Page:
Right now the profile "names" for the Mets farm are Yusmeiro Petit and Lastings Milledge. Some prospects to keep an eye on beyond that include a number of interesting hitters manning the corner infield positions: Brett Harper, Shawn Bowman, and Ian Bladergroen (proposed nicknames "Blade" and "Harpoon").
Milledge is the one most commonly known outside of the buffs, the first round pick by the Mets in the 2003 draft. An outfielder, he is said to have the defensive capability to play center field. Taken out of high school, he has as much work ahead of him as his youth suggests. Scouts rave about his tools. He is said to have the abilities to hit for average, to hit for power, to field, to run, and to throw. Based on the early results these tools are in evidence and the ability to draw the walk seems to have been misplaced. In just under 200 AB with the Capital City Bombers in class low A ball, he hit .321/.359/.546. He missed time early in the season due to broken hand bones sustained bunting (another skill that looks like it could use work). He has 16 SB in 21 attempts.
Petit is a 19 year old RHP currently at Class A St. Lucie after a promotion from Capital City. While he has not blown the eyes off of scouts, he certainly has set the stats pages on fire. At Capital City, in 83 IP, he struck out 122 and walked 22 (13.2 k/9 and 2.39 bb/9). He allowed 8 HR, which is solid. In 30.1 IP at St. Lucie, he has struck out 41 and walked 13 (12.16 k/9 and 3.86 bb/9). He has not allowed a HR for St. Lucie. His pure "stuff" is unremarkable, he has the ability to locate a number of pitches. He has drawn comparisons to El Sid, Sid Fernandez. Like Fernandez, he throws a fastball at ordinary speeds, however one which can be unhittable nonetheless. The fastball is one which is highly deceptive, opposing hitters claim the ball is on top of them before they pick it up. It also has good, late movement. Unlike Fernandez, Petit throws his fastball down in the zone and compliments it with a slider.
Of the corner infielders, Harper is the most advanced, having been promoted to class AA Binghamton. The 23 year old first baseman forced the promotion, having hit .350/.438/.564 at St. Lucie. The batting average is obviously great; his eye was remarkable as he walked better than once per ten PA and his power was solid. His isolated power was over 200 (564-350); he sent 36.4 percent of his hits for extra bases –above the magic number around 30 percent. At Binghamton he has held his own, hitting .260/.308/.493 in 73 AB. Though his batting average lost 90 points and his walk rate was halved, his pure power has remained intact. In fact more than half of his Binghamton hits have been for extra bases.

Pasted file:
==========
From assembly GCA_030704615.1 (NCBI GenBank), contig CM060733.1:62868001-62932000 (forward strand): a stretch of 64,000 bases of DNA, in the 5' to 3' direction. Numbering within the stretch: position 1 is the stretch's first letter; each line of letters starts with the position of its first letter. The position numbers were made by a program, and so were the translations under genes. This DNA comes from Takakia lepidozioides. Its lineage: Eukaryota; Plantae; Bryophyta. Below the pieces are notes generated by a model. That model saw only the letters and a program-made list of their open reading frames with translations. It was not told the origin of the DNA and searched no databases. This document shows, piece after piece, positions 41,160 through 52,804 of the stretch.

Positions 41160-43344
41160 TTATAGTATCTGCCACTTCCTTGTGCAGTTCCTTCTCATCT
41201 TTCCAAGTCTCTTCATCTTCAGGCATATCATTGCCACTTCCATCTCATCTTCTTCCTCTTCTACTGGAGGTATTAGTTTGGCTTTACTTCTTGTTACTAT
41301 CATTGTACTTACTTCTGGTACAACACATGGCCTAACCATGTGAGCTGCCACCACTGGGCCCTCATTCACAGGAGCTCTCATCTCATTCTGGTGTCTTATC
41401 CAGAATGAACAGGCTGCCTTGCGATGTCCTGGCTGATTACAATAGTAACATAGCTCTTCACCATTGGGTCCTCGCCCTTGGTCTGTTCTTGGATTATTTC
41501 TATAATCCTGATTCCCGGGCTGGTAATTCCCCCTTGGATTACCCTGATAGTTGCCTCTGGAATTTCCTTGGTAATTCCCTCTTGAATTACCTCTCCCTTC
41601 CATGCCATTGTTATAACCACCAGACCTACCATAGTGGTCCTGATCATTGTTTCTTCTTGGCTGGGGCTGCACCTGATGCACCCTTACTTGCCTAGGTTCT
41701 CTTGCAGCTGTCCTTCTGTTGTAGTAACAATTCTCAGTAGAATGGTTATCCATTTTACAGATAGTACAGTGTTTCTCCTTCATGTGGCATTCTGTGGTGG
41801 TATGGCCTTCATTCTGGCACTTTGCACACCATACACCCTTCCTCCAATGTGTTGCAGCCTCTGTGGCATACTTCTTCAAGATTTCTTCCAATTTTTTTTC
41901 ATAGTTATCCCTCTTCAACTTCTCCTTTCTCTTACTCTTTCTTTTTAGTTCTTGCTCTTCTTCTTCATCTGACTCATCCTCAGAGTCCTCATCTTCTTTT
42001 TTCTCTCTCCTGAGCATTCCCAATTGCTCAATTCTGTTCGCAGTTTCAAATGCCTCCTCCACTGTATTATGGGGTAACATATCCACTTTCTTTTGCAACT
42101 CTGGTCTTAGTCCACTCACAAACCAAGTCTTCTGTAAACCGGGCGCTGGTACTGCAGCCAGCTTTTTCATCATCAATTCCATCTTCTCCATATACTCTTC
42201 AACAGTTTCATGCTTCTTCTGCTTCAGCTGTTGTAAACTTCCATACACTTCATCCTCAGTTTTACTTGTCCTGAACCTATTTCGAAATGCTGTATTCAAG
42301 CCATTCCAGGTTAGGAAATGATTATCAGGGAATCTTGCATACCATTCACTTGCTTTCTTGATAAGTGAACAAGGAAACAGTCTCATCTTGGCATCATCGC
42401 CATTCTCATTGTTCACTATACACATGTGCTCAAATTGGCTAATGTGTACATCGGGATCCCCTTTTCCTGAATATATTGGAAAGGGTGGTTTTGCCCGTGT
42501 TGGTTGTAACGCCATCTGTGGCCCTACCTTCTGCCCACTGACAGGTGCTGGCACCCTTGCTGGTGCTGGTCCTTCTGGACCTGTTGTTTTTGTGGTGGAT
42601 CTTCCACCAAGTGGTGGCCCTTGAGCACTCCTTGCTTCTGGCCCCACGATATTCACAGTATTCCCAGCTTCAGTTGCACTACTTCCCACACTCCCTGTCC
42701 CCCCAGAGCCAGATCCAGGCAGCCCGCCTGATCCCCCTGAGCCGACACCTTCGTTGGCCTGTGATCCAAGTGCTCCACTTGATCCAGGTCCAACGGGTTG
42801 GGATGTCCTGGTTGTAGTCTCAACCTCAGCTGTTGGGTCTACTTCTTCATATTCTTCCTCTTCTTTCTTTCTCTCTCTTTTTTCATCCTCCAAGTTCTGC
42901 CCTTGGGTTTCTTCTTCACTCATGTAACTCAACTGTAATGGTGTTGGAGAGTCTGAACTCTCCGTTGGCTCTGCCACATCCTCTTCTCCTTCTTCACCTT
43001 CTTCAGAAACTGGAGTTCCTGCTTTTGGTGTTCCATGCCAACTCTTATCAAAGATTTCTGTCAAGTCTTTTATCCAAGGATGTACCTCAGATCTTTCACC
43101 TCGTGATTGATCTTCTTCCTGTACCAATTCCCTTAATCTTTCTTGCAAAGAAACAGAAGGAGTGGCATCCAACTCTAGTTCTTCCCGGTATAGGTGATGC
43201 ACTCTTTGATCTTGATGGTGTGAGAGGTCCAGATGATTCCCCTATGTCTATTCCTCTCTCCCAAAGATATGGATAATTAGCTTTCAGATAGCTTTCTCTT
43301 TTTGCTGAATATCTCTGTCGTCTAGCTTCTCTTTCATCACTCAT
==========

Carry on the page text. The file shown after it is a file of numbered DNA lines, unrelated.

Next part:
Bowman (19) and Blade (20) are both at Capital City, a third baseman and first baseman, respectively. Bladergroen is currently on the disabled list with a broken wrist. In 269 AB before the injury, Blade hit .342/.397/.595. His walk rate was solid at .081 BB/PA and his power was impressive, more than 40 percent of his hits for multiple sacks. With 13 HR, his power is projectible with 23 2b. Bowman is not blowing the doors of the stats page, but he is the youngest of these hitters. He has hit .260/.337/.463. His discipline is solid, his walk rate nearly identical to Bladergroen's. His ISO is just about an even .200 with about 38 percent of his hits going for bonus points.
Among the players discussed in earlier reports was Aaron Baldiris, the Alfonzo clone. At St. Lucie, his batting average and eye are without reproach but his power remains MIA. He is hitting .303/.379/.392. Drawing just about a walk every 10 PA is a fine thing to do but he'll have to produce more power than an ISO under 100 to be a big league player.
With Huber gone, the catching options are Mike Jacobs, or at single A. Jacobs, at class AAA Norfolk did nothing for a while, then was shown to have a balky shoulder. He is currently in for surgery. He had increased his stock in 2003 with a year that was inflated with a likely flukey batting average. He has solid power when he's right and a left handed hitting catcher is a cool thing to have, but his approach won't make anyone forget Huber (the OBP machine). The other catcher is Yunir Garcia, who is posting admirable numbers but doing it at Capital City. The 22 year old (as of six days before this was written) is hitting .287/.411/.463. It can't be a bad thing to lose a .400 OBP catcher and have another one behind him in your system. His power is solid.
Among the pitching depth there is a kid who hasn't gotten the hype yet, Kevin Deaton. At St. Lucie the 23 year old is posting an ERA of 2.69, which is legitimate. In 77 IP he has whiffed a solid 64. The keys to his game are these: he has walked just 16 (1.87 bb/9) and allowed one home run in those innings. Miguel Pinango posted an ERA of 2.75 before he came in for "Tommy John" elbow ligament replacement surgery – which these days can easily be recovered from; it's not half the concern that a major shoulder operation is. Matthew Lindstom is posting an ERA of 3.69 at St. Lucie.
Remaining at the highest level are the second-tier prospects, Victor Diaz (acquired in the Jeromy Burnitz trade) and Craig Brazell. Diaz has always hit for solid average and power (.295/.500). His discipline is the weak spot; his OBP is .330 despite the high average. Brazell is in the pure slugger mold; the highlight of his numbers are the 20 HR (.464 SLG).
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